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Here is a selection of Q&As from Your North East Wedding magazine whether it be about flowers, hair and makeup, fashion, wedding themes, health & beauty, cakes, stationery, legal advice. If you would like your question answered by our experts, please email it to email@example.com
To view more Q&A's on a different topic, please select one from the list below.
Unsure on etiquette but don't know where to turn? Our North East experts are here to help
Q. I'm desperate to grow my hair for my wedding in January 2022, but it never seems to get past a certain length! Should I just stop visiting my stylist for six-weekly trims?
A. Michelle Weatherly says: Gemma says: This is a good question and I get asked this a lot. You should not stop seeing your stylist, but make your appointments further apart. For those clients that normally visit six to eight weeks we would advise to go about 10 to 12 weeks, as this means we won't be cutting off the hair that has just grown through. Everyone's hair cycle is different, but on average hair should grow about half an inch per month if kept in good condition. To maintain your hair try using conditioning treatments once a week. Also, if any heat is being used on the hair regularly, the number one rule is to always use a heat protector. Once the hair is damaged and has split ends, the only way to get rid of them is to have them cut off.
Q. There's such a huge trend for street food at weddings that my fiancé and I are keen to jump on board! How do we know which is the best to choose?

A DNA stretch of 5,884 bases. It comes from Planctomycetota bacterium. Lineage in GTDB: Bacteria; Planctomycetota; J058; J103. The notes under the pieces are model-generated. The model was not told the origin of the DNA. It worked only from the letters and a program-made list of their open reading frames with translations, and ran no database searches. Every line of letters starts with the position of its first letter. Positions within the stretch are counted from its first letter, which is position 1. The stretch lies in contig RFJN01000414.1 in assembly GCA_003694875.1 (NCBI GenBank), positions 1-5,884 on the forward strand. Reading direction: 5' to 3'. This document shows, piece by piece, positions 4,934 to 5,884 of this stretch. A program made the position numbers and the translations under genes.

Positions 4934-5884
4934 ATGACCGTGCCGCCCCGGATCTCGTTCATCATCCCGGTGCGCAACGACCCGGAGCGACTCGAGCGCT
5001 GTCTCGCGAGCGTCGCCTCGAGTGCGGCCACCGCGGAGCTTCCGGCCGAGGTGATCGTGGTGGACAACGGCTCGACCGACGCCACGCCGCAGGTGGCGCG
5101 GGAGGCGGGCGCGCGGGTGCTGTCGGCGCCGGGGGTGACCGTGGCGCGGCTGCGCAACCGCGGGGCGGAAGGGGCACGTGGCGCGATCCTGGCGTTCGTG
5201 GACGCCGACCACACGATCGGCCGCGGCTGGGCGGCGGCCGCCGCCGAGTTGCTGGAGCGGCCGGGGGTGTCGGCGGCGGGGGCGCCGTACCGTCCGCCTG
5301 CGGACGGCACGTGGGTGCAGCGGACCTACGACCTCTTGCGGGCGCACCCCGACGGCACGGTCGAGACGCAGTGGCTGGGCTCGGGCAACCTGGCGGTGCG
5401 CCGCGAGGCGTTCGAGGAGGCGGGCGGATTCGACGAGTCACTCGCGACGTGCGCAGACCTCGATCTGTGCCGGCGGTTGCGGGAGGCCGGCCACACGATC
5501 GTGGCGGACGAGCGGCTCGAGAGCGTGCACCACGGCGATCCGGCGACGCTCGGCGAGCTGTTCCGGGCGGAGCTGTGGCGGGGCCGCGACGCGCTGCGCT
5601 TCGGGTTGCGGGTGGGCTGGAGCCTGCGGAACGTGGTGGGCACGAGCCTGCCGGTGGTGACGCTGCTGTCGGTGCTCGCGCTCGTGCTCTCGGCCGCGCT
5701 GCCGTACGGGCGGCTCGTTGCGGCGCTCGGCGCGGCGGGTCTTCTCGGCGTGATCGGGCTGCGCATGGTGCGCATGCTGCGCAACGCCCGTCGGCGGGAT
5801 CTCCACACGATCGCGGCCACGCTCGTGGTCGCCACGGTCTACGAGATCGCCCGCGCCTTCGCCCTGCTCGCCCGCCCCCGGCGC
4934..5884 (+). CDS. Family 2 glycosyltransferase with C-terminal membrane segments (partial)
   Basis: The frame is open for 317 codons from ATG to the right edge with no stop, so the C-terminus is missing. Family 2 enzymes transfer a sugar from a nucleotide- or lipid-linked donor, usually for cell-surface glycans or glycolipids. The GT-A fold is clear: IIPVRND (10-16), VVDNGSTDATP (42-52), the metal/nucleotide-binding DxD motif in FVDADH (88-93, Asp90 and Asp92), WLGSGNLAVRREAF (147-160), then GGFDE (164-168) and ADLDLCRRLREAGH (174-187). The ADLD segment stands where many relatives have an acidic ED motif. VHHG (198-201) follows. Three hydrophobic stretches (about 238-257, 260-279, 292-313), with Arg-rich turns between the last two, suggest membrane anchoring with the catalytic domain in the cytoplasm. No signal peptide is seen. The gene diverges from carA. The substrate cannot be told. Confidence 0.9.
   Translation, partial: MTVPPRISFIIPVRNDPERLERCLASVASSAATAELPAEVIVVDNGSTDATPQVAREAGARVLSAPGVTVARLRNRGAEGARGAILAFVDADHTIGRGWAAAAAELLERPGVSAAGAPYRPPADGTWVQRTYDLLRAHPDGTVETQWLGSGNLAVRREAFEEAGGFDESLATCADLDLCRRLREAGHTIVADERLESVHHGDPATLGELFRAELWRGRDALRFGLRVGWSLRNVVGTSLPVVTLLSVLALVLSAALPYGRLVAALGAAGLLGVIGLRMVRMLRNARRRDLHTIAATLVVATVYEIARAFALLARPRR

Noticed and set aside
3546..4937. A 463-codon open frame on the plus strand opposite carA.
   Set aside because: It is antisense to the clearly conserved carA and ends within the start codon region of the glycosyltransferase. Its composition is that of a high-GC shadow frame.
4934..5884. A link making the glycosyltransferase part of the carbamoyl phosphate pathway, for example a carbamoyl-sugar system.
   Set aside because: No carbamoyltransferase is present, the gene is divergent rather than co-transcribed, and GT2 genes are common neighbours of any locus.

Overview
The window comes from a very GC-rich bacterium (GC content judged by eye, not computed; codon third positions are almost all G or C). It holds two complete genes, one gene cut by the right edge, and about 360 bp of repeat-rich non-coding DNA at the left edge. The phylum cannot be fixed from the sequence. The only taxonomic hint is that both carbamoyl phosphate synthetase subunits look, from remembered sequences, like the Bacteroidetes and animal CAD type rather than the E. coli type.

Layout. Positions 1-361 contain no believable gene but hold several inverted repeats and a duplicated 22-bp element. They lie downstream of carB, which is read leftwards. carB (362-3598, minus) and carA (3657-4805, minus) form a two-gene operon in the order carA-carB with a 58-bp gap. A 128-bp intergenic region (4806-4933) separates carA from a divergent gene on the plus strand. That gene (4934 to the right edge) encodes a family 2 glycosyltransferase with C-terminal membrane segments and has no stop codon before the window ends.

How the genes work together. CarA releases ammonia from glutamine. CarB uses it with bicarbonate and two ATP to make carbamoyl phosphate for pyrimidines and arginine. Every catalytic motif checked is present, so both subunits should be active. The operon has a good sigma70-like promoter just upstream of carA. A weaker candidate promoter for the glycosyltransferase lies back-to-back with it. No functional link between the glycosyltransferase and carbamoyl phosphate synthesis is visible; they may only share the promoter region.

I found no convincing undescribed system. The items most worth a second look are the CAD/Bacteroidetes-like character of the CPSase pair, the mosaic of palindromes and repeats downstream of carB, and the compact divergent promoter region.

A. Carl ODwyer says: Carl says: Street food is trending more than ever of late and getting very popular for weddings, especially for evening time. Key things to look out for are to check a business via their social media profiles, to see how popular they are – and how much they engage with their social following. Check out their reviews on Facebook, Google and Trip Advisor, and if possible contact a couple of wedding reviewers for feedback on their service and value. You can also choose to visit them at events or their usual trading place to get a feel for their customer service – and of course try their food before you commit. It's best to get several quotes from different vendors, too, to help you ensure you make the right choice for your big day.
Q. I'm naturally very slim and normally wear a size six. As such I'm worried most dresses will show off the fact I have no curves or chest! What gowns should I be looking at to help me look my best on my big day?
A. Susanne Shah says: Susanne says: The best advice that I can give, is to try on different designs and shapes. Often brides disregard a particular dress, but they could fall in love with it once they see it on. Never judge from the hanger!
With a slim figure and smaller chest you have the advantage of being able to consider a backless dress, as less support is required. If that is too much on show, then a strapless dress would work, to give a romantic and sexy look showing off your neck, shoulder and back. Consider dresses with ruching across the chest, too, as this can give the appearance of a fuller bust. Embellishment across the neckline or delicate embroidery and beading in the right places can also give you shape.
A dress that fits snug to your waist will help accentuate the curves you do have and a ballgown with a fitted bodice and full skirt, would give the illusion of curves and a very feminine shape.